- coping with stress
- combat stress
- preparing for deployment
- total force fitness
- veterans benefits
- military transition
- suicide prevention
- resources for leadership
- substance abuse
- psychological health
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- thanking service members
Strategies for Managing Stress at Events
Experiencing stress as a result of military stressors is common for even the most seasoned service members. Sometimes, events such as family gatherings, holiday parties and other social events can be stressful for warriors returning home from deployment. This article outlines common stress reactions you may experience before or during social events, as well as provides tips and resources to help you decrease your stress level and anxiety surrounding social events.
Signs You May Be Stressed
As a service member, it is common to feel and act differently as a result of military stressors. Learned survival skills such as heightened vigilance or a need for constant control can often lead to stress and anxiety – especially during social events.1 In order to manage your stress, you should be familiar with its causes and signs. Below is a list of common reactions to stress:2,3
- Tension and irritability
- Fear and anxiety about the future
- Loss of interest in normal activities
- Nightmares and recurring thoughts about an event
- Increased use of alcohol and drugs
- Sleep problems
- Trouble concentrating
The holiday season can be especially packed with social events to attend. Read the Real Warriors Campaign article, Easing Holiday and Reintegration Stress, for more information on how to cope with holiday stress.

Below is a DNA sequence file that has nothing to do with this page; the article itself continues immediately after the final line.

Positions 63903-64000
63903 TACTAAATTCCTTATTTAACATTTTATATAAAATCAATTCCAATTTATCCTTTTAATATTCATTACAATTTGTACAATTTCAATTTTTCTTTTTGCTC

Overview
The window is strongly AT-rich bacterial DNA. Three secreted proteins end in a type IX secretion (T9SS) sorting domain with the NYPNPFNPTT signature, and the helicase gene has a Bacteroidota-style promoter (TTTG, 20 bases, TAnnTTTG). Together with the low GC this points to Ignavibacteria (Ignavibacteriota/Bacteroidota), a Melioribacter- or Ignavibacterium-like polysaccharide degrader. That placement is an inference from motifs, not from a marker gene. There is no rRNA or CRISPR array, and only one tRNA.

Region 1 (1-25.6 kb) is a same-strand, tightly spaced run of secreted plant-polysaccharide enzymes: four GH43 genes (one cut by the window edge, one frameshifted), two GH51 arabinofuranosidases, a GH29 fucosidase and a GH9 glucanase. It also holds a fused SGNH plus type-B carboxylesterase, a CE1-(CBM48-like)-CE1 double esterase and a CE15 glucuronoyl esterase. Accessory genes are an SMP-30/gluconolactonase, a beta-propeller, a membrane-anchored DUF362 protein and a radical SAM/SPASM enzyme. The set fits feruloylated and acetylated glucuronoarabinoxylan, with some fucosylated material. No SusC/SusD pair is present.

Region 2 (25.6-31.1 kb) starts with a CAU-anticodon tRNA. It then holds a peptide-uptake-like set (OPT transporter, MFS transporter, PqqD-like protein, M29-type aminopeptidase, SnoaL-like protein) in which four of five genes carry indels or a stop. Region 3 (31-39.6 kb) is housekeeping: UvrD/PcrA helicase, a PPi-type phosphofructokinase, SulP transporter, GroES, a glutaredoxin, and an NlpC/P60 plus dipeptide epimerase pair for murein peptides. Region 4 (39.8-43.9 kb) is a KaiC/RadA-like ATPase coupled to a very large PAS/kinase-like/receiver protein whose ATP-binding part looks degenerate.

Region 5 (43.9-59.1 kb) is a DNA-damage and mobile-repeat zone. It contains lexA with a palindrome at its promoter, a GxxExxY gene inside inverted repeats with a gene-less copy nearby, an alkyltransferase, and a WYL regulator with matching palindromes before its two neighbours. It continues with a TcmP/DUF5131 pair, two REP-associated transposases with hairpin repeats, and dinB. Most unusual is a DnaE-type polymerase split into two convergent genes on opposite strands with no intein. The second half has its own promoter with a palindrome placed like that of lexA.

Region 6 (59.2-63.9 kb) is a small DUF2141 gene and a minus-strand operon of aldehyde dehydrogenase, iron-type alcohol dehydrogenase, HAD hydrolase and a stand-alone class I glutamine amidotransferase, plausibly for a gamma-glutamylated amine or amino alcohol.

Everyone reacts differently to stress, so learn your own stress signals so that you can tackle any concerns early on. You can also ask those closest to you for help in recognizing your personal stress reactions.
Mentally Prepare for Events
It's important to prepare for situations like social events that may cause you to experience stress. For example, crowded events can be a common cause of anxiety for recently deployed service members who have had an intense combat or operational experience. Use the tips below to help you cope with stress before and during events:4
- Set Boundaries. Your family, friends and colleagues may be curious and ask you about your military experiences. Some of their questions may have the potential to make you feel uncomfortable. Decide ahead of time what you are willing to discuss with them, and set boundaries for what you are comfortable discussing. It can be helpful to share your responses and any concerns you have with a loved one or a professional before the event.
- Take a Break. Don't feel obligated to go to every event you are invited to. Maintain a healthy balance between socializing and down time. During events, don't be afraid to take a break from the crowd.
- Manage your emotions . If a situation arises during an event where you feel anger or upset when speaking to a family member, friend or acquaintance about your military service or other topics, you can manage your emotions by taking a deep breath and counting to 10 before responding or walking away from the situation.